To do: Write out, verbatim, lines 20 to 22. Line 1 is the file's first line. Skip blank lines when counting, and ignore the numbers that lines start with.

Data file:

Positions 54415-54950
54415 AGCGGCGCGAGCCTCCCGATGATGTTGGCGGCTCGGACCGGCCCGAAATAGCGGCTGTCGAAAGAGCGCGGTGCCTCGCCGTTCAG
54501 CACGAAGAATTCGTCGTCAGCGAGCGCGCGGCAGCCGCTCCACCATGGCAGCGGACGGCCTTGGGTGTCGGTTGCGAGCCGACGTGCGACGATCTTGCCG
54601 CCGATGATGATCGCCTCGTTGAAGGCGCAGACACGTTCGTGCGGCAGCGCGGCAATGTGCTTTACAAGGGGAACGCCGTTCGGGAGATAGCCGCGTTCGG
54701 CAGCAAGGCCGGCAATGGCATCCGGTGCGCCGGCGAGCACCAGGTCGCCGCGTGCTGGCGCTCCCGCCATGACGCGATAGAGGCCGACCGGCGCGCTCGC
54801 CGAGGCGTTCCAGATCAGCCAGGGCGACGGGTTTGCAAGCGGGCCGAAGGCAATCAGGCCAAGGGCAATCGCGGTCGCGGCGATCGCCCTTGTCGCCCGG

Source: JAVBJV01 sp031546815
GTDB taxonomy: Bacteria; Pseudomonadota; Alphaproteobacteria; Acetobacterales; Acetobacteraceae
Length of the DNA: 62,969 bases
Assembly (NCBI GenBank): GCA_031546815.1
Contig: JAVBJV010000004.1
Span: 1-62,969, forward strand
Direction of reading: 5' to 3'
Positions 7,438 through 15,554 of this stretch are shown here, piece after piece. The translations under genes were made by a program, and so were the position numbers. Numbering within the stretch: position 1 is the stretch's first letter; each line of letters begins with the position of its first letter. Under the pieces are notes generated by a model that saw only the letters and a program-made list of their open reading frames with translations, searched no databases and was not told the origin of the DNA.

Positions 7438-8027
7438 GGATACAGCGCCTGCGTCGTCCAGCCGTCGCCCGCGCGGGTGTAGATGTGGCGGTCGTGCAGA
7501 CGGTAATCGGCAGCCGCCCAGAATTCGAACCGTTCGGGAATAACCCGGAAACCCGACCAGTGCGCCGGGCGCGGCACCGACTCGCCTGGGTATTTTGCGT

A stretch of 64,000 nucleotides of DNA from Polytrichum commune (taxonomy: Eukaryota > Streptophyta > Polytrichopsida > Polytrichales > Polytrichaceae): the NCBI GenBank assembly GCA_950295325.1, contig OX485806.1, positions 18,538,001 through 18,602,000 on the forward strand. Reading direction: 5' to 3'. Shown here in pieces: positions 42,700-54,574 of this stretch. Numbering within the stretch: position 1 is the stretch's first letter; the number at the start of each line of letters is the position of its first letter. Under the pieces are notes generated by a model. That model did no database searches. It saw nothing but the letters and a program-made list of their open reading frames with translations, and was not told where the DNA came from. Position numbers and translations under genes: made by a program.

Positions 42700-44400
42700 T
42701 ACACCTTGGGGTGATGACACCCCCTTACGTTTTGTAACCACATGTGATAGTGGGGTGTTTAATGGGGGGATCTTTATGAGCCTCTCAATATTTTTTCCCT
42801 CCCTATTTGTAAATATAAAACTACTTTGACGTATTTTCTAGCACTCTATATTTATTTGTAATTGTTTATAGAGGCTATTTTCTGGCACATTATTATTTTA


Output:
42700 T
42701 ACACCTTGGGGTGATGACACCCCCTTACGTTTTGTAACCACATGTGATAGTGGGGTGTTTAATGGGGGGATCTTTATGAGCCTCTCAATATTTTTTCCCT
42801 CCCTATTTGTAAATATAAAACTACTTTGACGTATTTTCTAGCACTCTATATTTATTTGTAATTGTTTATAGAGGCTATTTTCTGGCACATTATTATTTTA